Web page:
Unlike previous years, when the last hours of the transfer window brought frantic action at Tottenham, White Hart Lane was a quiet place this January.
Nobody has arrived and several players have left. Most of those departures were youngsters leaving on loan that will have little immediate impact on Tim Sherwood's first team, but a couple of the exits are significant.
The only piece of business done on deadline day was to loan Lewis Holtby out to Fulham, while the sale of Jermain Defoe to Toronto was confirmed, with Defoe due to leave London at the end of February.
Of course, none of this was a surprise, despite late links to Liverpool target Yevhen Konoplyanka, as reported by The Daily Telegraph, among others.
Tim Sherwood had always maintained that he would not be active in the transfer window, indeed confirming on Friday that he was perfectly content with the players at his disposal. He was quoted as saying by Sky Sports:
I've said from day one that we've got a lot of players at the club, and I've not changed my opinions just because it's deadline day.
I know it's hectic out there, I know the fans will be out there and they'll want another 10 signings, but believe me it's not always the correct way to go about it - just to buy players and throw them at a manager.
In some respects it's an admirable stance and fits with Sherwood's policy of preferring to trust players he knows, as shown by his continued selection of Nabil Bentaleb, with whom he worked in the Tottenham youth system.
The club spent plenty of money in the summer, which didn't do them a great deal of good, so keeping their transfer powder dry might look like a shrewd move.
However, the January business done—or not, as the case may be—leaves Spurs troublingly light in some key areas, most crucially up front. Defoe might not have been a particularly consistent or reliable presence in the Spurs side, but after his departure, Sherwood only has two senior specialist strikers at his disposal in Emmanuel Adebayor and Roberto Soldado.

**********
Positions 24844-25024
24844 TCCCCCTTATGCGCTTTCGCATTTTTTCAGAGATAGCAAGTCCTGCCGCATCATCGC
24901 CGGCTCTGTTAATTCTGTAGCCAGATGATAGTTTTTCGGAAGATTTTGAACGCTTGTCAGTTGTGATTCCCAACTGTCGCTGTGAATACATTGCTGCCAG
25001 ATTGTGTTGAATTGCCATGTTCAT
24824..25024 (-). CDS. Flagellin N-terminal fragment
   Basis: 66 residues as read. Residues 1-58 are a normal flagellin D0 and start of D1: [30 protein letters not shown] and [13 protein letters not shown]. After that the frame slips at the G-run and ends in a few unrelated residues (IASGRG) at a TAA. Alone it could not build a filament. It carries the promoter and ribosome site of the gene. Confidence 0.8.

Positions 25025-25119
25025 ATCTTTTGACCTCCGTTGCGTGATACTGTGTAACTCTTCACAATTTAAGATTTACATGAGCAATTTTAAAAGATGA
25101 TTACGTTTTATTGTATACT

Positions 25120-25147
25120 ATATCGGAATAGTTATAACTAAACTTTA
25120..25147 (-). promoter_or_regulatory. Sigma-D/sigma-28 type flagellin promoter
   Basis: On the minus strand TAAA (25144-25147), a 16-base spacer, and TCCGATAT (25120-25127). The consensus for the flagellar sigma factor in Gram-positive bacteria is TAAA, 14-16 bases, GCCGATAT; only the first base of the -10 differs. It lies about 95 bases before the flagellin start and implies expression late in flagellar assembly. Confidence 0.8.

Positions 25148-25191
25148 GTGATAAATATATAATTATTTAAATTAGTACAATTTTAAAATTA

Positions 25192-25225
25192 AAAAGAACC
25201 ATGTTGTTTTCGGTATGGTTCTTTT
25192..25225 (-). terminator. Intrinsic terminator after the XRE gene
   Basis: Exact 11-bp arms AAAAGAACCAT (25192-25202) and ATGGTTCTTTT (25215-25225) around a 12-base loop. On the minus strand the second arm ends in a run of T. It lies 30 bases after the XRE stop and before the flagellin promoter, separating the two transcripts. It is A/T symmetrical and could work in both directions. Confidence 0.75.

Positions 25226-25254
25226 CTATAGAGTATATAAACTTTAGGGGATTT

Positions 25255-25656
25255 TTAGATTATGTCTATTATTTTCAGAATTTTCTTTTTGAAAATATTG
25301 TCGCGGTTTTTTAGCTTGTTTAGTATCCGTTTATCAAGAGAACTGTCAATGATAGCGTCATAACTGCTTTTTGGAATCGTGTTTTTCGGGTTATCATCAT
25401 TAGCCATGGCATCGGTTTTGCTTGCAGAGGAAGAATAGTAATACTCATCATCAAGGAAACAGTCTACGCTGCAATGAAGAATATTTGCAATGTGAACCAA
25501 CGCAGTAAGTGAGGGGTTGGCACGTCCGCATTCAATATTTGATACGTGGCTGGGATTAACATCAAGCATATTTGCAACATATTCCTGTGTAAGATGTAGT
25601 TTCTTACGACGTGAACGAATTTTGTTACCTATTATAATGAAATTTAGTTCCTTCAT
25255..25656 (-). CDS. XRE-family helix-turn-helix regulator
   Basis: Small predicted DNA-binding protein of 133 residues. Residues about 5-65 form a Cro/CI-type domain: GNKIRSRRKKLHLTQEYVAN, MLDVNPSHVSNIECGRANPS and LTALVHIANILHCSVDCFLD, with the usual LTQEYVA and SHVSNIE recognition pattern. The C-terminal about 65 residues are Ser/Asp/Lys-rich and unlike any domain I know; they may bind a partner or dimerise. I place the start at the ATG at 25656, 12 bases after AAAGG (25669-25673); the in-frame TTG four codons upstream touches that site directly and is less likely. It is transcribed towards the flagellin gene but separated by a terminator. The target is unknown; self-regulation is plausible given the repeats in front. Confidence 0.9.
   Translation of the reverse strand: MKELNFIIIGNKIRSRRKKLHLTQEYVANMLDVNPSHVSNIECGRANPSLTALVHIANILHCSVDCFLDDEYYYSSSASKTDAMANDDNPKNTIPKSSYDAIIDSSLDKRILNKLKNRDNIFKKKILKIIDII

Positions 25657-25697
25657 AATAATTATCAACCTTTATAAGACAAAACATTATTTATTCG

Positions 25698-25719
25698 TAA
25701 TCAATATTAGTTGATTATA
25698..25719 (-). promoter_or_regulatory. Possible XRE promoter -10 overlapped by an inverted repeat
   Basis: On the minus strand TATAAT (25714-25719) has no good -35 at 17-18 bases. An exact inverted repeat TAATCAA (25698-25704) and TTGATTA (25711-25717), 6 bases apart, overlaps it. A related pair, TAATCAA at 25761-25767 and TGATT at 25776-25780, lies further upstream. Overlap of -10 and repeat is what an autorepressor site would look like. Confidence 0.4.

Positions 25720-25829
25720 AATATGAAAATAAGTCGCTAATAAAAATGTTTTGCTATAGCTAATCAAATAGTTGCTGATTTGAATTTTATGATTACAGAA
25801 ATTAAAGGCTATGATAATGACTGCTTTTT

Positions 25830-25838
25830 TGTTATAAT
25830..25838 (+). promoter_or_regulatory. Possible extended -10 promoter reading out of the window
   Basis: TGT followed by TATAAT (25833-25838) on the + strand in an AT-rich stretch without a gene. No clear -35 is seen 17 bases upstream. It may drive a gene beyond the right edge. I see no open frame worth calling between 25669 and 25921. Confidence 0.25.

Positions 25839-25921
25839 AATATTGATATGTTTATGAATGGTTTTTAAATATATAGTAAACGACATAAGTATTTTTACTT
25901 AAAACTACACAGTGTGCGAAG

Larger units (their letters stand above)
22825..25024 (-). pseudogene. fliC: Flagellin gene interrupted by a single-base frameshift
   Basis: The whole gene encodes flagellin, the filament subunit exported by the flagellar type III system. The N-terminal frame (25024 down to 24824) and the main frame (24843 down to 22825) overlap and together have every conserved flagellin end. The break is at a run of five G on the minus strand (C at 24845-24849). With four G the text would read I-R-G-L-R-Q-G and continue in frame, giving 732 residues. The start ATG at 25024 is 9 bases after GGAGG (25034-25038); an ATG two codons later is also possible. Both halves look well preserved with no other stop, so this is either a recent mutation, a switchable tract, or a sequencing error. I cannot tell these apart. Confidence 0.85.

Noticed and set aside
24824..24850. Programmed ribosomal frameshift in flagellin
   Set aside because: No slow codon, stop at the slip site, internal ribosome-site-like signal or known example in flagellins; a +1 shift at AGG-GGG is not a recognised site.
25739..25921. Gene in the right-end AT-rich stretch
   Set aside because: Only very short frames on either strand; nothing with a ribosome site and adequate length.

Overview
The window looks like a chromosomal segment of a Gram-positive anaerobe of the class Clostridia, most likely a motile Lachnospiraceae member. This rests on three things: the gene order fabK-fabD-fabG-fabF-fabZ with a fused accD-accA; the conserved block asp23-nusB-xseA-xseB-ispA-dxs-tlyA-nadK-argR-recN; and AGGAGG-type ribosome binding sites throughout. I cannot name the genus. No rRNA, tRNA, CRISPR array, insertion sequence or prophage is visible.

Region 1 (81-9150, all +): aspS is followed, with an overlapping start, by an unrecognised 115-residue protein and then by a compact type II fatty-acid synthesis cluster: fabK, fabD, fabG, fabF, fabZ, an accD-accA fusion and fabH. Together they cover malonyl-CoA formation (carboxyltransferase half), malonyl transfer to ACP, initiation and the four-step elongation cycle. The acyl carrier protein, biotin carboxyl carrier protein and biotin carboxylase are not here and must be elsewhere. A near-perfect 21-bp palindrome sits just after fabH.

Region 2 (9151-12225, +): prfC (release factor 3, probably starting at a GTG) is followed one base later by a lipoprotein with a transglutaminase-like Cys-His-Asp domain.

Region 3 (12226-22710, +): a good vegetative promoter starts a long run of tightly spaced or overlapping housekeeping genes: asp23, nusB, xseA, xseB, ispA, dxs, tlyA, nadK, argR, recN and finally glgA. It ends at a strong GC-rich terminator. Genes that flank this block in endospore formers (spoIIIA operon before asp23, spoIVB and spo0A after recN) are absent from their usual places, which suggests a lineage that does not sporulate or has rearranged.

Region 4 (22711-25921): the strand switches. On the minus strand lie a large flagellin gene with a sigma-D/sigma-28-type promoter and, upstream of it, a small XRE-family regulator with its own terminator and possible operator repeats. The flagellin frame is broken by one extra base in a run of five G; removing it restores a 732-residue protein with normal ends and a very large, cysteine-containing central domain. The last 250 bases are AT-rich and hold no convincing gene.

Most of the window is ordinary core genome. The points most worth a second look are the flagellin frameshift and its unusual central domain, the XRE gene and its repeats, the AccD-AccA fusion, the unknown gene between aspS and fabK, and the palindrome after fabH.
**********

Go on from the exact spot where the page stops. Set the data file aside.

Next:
The former has been impressive since his return to the team but has a history of inconsistency, while Soldado's struggles since his summer move from Valencia have been well-documented.
It's doubly curious that the Spurs have not only failed to add a striker but are losing one as well when Sherwood has often favoured a 4-4-2 system. Perhaps Sherwood will place similar faith in youngster Harry Kane as he has in Bentaleb, but the 20-year-old forward only has two senior goals to his name—if anything happens to either Adebayor or Soldado, or even if their form collapses, Kane will be their only option.
Sherwood has reverted to something closer to a 4-2-3-1 system in recent games, but even then, with the departure of Holtby, he has lost another option to play behind a striker. That is not the end of the world, given he already has Christian Eriksen and Erik Lamela who can play there, but it adds to the impression that Tottenham's squad has been weakened, rather than strengthened this month.
Sherwood's inaction in the transfer window might seem sensible to him, but he may come to regret it later in the season.